In 2017, Cammock won the Max Mara Art Prize for Women and in 2019, Cammock was the joint recipient of The Turner Prize. She has exhibited and performed worldwide with recent and current solo shows, including Bass Notes and SiteLines, Amant, New York, USA (2023); I Will Keep My Soul, Art + Practice, Los Angeles and UNO Gallery, New Orleans, USA, (2023); Behind The Eye Is The Promise Of Rain, Kestner Gesellschaft, Hannover, Germany (2022); Concrete Feathers and Porcelain Tacks, Touchstones, Rochdale and The Photographer’s Gallery, London, UK (2021), Beneath the Surface of Skin; STUK Art Centre, Leuven, Belgium (2021); They Call It Idlewild, Wysing, UK (2020); Che Si Può Fare, Whitechapel Gallery, London, UK (2019), Che Si Può Fare, Collezione Maramotti, Reggio Emilia, Italy (2019) and The Long Note, Irish Museum of Modern Art, Dublin, Ireland (2019); VOID, Derry, Northern Ireland (2018). Group shows include Breathing, Hamburger Kunsthalle, Hamburg, Germany (2022) and Radio Ballads, Serpentine Galleries, London, UK (2022). She is represented by Kate MacGarry, London.

Haja Fanta is a London-based curator, writer, and researcher originating from Sierra Leone. She works with artists and institutions to deliver a range of visual art exhibitions, projects, and programmes. She has a particular interest in artistic and cultural production from Gambia, Guinea, Ivory Coast, Mali, Senegal, and Sierra Leone and in building creative connections between those cultures and the broader diaspora. In her practice, Haja explores different approaches to curatorial production. During her MA in Arts and Cultural Enterprise, for example, she examined how incorporating sound and spatial design in curatorial practice can enhance levels of engagement and accessibility in contemporary art spaces. Haja has previously developed projects with Southbank Centre, The Africa Centre, National Portrait Gallery, HOME by Ronan Mckenzie, and photographer Neil Kenlock. She is currently working as a Project Curator at The Africa Centre delivering the National Lottery Heritage funded Malangatana Programme. She is also a member of the SXWKS collective.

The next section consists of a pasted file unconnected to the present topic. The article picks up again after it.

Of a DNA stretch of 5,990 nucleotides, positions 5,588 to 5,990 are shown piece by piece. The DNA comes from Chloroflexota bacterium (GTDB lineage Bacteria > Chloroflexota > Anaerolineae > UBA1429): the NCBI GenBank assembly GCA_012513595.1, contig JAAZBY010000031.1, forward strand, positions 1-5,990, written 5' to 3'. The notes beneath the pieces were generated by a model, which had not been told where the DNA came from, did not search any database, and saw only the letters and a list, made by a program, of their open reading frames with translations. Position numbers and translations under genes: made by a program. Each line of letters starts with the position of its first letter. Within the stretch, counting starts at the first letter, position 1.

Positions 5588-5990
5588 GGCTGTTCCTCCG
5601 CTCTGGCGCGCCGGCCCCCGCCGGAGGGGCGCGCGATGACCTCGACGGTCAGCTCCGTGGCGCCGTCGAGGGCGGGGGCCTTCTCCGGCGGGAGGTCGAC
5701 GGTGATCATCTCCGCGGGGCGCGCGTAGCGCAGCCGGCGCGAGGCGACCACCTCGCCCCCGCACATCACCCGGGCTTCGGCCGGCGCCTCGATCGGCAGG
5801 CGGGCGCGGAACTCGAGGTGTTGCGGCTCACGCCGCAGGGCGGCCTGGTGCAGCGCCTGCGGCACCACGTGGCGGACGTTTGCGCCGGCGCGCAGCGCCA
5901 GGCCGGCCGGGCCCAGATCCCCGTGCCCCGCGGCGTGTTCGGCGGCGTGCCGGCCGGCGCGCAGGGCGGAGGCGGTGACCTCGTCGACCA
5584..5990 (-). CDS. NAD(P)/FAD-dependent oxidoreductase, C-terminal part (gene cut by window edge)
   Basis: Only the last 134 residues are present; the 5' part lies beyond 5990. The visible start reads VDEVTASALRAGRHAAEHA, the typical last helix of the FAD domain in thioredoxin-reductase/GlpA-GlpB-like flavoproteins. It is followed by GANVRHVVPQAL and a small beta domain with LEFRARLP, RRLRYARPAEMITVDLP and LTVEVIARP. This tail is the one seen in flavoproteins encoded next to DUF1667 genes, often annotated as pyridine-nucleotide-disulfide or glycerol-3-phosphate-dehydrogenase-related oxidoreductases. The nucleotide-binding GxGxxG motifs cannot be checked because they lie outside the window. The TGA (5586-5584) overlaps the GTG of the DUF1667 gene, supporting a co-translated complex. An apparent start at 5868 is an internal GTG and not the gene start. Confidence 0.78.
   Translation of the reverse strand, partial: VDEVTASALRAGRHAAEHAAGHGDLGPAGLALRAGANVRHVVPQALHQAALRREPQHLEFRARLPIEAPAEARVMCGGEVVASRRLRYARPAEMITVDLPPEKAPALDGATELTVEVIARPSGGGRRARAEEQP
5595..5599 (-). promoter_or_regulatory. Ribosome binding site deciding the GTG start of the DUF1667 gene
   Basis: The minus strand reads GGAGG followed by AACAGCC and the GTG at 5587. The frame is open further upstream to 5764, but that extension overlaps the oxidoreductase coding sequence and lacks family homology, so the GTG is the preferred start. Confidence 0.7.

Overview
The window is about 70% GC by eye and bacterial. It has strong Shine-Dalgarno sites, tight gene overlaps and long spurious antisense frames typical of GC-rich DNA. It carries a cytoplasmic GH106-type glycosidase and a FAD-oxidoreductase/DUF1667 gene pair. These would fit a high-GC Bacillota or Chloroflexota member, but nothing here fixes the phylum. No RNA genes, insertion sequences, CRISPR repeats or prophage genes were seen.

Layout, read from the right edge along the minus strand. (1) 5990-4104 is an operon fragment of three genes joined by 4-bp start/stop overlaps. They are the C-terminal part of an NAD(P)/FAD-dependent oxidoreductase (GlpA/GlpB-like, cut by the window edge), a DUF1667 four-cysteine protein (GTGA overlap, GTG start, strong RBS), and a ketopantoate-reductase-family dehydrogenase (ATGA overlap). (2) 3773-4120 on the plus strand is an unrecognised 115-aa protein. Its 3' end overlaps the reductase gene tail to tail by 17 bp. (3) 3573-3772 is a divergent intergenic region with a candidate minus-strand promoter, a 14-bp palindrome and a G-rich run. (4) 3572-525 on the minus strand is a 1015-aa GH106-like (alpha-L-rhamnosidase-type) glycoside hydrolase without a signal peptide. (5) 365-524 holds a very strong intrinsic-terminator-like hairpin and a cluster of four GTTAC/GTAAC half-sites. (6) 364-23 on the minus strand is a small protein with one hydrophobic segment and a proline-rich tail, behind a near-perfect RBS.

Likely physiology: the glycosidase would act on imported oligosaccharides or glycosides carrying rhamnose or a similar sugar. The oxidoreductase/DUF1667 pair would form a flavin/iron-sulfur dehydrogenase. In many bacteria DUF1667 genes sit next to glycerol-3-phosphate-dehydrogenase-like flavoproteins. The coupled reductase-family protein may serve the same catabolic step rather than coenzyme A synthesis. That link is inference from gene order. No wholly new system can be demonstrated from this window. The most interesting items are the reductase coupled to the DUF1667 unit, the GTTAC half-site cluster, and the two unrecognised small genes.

Dr Jareh Das is an independent curator, writer and researcher who lives and works between West Africa and the UK. Das’s academic and curatorial practice is informed by an interest in global modern and contemporary art with a specific focus on performance art. In 2022, Das curated Body Vessel Clay: Black Women, Ceramics and Contemporary Art held at Two Temple Place, London and York Art Gallery. The exhibition spanned seventy years of ceramics and explored how clay has been disrupted, questioned and reimagined by Black women artists. Das has held curatorial and editorial positions with Deptford X, Middlesbrough Institute of Art, Middlesbrough; Etemad Gallery, Dubai; Arts Catalyst, London; MVRDV, Rotterdam; and Camden Art Centre, London and has contributed to a number of print and online publications.

Jade Foster (they/them) is a British curator, artist and art historian of Afro-Caribbean heritage based in Nottingham and from Sandwell in the West Midlands. They are the Public Programme Curator at Primary and a trustee of Nottingham Contemporary. In addition to their work at Primary, they freelance with Hospital Rooms as a Visiting Curator, commissioning artworks for Sandwell CAMHS, an outpatient service for children and young people with complex mental health needs.